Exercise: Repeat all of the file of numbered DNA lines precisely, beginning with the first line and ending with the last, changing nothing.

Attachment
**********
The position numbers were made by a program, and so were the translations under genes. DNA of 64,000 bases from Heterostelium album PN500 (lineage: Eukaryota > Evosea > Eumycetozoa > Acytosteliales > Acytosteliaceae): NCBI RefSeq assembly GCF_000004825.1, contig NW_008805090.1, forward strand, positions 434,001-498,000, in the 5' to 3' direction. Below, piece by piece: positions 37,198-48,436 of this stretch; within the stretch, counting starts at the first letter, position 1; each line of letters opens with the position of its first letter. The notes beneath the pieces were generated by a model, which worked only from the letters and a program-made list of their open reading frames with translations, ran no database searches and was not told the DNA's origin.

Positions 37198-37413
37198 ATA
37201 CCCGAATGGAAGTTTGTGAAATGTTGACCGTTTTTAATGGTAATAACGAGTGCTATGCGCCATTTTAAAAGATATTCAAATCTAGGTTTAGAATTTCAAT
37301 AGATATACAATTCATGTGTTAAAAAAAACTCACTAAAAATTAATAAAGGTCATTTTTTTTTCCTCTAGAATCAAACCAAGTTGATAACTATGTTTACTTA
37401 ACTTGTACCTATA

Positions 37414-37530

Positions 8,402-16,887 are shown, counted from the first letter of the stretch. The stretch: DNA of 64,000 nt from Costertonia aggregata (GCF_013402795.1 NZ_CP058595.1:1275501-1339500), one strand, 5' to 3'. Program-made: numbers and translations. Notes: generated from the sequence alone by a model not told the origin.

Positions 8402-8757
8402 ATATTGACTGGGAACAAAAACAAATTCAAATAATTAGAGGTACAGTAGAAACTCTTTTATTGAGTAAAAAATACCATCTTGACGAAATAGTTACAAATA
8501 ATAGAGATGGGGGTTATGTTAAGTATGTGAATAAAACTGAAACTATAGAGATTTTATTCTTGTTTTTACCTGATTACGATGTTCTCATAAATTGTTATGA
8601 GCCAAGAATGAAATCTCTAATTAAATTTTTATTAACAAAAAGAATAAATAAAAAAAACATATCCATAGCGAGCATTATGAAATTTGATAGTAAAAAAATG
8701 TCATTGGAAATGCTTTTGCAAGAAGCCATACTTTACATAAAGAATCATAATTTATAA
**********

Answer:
The position numbers were made by a program, and so were the translations under genes. DNA of 64,000 bases from Heterostelium album PN500 (lineage: Eukaryota > Evosea > Eumycetozoa > Acytosteliales > Acytosteliaceae): NCBI RefSeq assembly GCF_000004825.1, contig NW_008805090.1, forward strand, positions 434,001-498,000, in the 5' to 3' direction. Below, piece by piece: positions 37,198-48,436 of this stretch; within the stretch, counting starts at the first letter, position 1; each line of letters opens with the position of its first letter. The notes beneath the pieces were generated by a model, which worked only from the letters and a program-made list of their open reading frames with translations, ran no database searches and was not told the DNA's origin.

Positions 37198-37413
37198 ATA
37201 CCCGAATGGAAGTTTGTGAAATGTTGACCGTTTTTAATGGTAATAACGAGTGCTATGCGCCATTTTAAAAGATATTCAAATCTAGGTTTAGAATTTCAAT
37301 AGATATACAATTCATGTGTTAAAAAAAACTCACTAAAAATTAATAAAGGTCATTTTTTTTTCCTCTAGAATCAAACCAAGTTGATAACTATGTTTACTTA
37401 ACTTGTACCTATA

Positions 37414-37530

Positions 8,402-16,887 are shown, counted from the first letter of the stretch. The stretch: DNA of 64,000 nt from Costertonia aggregata (GCF_013402795.1 NZ_CP058595.1:1275501-1339500), one strand, 5' to 3'. Program-made: numbers and translations. Notes: generated from the sequence alone by a model not told the origin.

Positions 8402-8757
8402 ATATTGACTGGGAACAAAAACAAATTCAAATAATTAGAGGTACAGTAGAAACTCTTTTATTGAGTAAAAAATACCATCTTGACGAAATAGTTACAAATA
8501 ATAGAGATGGGGGTTATGTTAAGTATGTGAATAAAACTGAAACTATAGAGATTTTATTCTTGTTTTTACCTGATTACGATGTTCTCATAAATTGTTATGA
8601 GCCAAGAATGAAATCTCTAATTAAATTTTTATTAACAAAAAGAATAAATAAAAAAAACATATCCATAGCGAGCATTATGAAATTTGATAGTAAAAAAATG
8701 TCATTGGAAATGCTTTTGCAAGAAGCCATACTTTACATAAAGAATCATAATTTATAA